Paul Malik the handsome Arab, inherited the laundry business from his father who came to live in England in 1948 and started life in Liverpool, He buys his first shop with six old washing machines when he moves to the Arab and Jewish community in Benwell in Newcastle. He notices how the community struggle to wash clothes by hand and sets about opening a laundrette. Des Baldwin, the racial bigot does not like Paul or any other black man or woman for that matter. He works in a garage on waterville road and does fiddle work on the side. There is a knock on his door one evening and a bony faced man in a suit asks if he will repair a friends car. the 1968 Jaguar belongs to Darren Ingles a notorious gangster from the West End of Newcastle. The car has been used in a robbery and has been damaged. Read how Des' gets involved with the mob. The story is set in 1971 and will take you to Manchester, and Tenerife and the Canary islands. This is a story of drug trafficking, Dealing and murder.


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Outside the Baldwin house was a hive of activity as Kevin Ford helped Des take off the door that was dented and replace it with another that he’d found at his yard. He thanked Kev for his help and paid him for the door. He then set about covering the windows and tyres so he could re-spray the car. He put on his mask and began to put on the base coat on first. That would take at least two hours to dry; then it would require two coats of the metallic paint to make it look as if it had just stepped off the showroom.

The sapphire blue paint had cost him more than he expected but he would still make a good profit he thought.

When the second coat went on it was left to dry.

He sat on the wall and admired his work knowing that he’d done a good job. Lizzy brought him a mug of tea out as he waited for the paint to dry before removing the masking tape and newspapers. Then he would set about cleaning the alloyed wheels; checking the brakes and all the lights before the bony faced man called in to pick up the car.


Jenifer Baldwin was nearly half way through her last shift; she was sweltered again as the sun belted in through the windows. She stood in the back of the shop doing her ironing as the customer had to sit and bake in the heat.’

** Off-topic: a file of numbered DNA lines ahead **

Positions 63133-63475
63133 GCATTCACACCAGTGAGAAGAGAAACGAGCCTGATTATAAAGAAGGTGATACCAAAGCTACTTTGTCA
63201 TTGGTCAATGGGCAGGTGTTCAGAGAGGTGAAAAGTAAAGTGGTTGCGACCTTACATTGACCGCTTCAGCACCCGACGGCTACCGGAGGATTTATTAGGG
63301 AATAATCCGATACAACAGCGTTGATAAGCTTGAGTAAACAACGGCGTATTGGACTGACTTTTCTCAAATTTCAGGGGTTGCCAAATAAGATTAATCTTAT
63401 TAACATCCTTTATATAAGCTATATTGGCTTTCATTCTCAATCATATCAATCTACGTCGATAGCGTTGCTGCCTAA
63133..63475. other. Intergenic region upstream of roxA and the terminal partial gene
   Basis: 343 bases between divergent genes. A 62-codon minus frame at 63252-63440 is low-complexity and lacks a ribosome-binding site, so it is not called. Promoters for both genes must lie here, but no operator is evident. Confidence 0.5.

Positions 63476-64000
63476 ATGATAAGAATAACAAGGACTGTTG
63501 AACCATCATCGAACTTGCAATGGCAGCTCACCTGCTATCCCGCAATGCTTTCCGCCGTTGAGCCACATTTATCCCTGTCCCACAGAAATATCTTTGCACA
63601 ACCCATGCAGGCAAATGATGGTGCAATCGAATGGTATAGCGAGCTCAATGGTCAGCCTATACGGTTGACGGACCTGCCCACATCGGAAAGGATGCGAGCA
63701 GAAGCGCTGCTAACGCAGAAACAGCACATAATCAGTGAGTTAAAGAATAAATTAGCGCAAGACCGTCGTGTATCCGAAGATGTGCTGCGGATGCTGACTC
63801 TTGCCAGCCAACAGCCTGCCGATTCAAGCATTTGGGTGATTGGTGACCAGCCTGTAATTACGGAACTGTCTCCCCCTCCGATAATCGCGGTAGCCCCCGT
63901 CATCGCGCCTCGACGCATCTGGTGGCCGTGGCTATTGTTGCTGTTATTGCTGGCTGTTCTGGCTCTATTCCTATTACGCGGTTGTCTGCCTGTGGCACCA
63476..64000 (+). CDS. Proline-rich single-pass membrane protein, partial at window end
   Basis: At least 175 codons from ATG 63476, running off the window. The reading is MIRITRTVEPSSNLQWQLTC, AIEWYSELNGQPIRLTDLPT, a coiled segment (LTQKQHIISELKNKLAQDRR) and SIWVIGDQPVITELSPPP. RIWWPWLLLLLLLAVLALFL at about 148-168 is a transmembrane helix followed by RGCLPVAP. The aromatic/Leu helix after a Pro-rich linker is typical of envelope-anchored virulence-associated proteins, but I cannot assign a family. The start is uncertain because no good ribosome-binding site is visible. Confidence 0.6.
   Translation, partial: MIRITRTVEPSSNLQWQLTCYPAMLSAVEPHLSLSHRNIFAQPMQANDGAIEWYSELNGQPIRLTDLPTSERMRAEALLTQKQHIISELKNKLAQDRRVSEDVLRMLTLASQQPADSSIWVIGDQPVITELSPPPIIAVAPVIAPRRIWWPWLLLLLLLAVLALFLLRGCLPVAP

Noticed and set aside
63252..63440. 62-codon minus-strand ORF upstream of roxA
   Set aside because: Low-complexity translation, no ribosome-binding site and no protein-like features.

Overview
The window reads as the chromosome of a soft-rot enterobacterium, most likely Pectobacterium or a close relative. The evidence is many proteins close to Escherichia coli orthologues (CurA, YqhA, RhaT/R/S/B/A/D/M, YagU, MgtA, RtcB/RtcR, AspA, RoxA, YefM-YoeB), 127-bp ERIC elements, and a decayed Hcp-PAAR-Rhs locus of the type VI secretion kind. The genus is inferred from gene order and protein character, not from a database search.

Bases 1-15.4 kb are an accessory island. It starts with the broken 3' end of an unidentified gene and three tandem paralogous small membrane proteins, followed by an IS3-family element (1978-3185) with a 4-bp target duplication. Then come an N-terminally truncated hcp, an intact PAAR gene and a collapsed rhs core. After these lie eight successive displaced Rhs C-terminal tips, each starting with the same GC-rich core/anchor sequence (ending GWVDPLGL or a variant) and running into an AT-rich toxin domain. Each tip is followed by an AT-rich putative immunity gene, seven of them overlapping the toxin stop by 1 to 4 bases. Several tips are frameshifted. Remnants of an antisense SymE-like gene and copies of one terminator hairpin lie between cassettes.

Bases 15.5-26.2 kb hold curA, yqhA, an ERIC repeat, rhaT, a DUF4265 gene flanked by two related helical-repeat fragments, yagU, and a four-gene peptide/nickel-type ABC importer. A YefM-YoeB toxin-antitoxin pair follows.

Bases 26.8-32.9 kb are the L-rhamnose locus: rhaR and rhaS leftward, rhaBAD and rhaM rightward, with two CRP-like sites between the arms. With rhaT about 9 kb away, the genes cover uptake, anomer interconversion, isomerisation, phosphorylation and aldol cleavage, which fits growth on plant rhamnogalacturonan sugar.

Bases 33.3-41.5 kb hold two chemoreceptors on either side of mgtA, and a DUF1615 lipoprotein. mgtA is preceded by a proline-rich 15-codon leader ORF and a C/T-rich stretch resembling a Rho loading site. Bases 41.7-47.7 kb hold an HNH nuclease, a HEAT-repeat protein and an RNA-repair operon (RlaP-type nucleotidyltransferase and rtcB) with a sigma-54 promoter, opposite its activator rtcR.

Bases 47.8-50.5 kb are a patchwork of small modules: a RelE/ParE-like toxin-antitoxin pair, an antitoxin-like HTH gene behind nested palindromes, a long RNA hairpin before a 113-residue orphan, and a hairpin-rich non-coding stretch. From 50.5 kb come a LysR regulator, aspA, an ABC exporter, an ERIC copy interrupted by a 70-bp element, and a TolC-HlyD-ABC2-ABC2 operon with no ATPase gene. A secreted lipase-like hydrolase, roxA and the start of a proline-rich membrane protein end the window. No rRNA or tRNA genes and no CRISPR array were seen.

She had asked Paul for two portable fans which helped. She placed one in the shop and the other in the back. The osculating fans blew cold blew cold air around which was better than nothing. Terry Partridge a lad from Leeds sat with his wife and they both had brought a huge silver cross pram dating back from the early forties full of washing. It fitted in the back of a big truck. They had moved down here in the late fifties they had seven kids and hence why there was so much washing to do. Terry’s wife was now in a wheel chair so the vast majority of things he had to do; but Terry never complained. He just got on with it. Terry’s sister in law came for three hours every night so that Terry could fish the tide up and then back. Terry gave her some fresh codling and a bag of flatties. He rarely blanked. His chest freezer in the garage had a good supply of fish and there was another for his mussel and frozen crab. Terry was often seen down at the Black Middens where he had several old tyres placed. The peeler crabs love to go into the tyre recesses and Terry would collect a good few dozen and freeze them for the winter months when there was none to be had.

They came at seven o’clock this morning and they were still here at one o’clock.

Terry worked for the local council; he was also a keen angler and would be seen every night on North Shields fish quay in his red survival suit with his beach caster and ambassador 7000 reel. He could cast a five ounce lead 200 yards. He stood by the ice factory which was a favourite spot for many anglers as there was a trench that had been dug out by the dredgers for the King of Scandinavia, the Leader, and the Jupiter who were regular visitors up and down the River Tyne.

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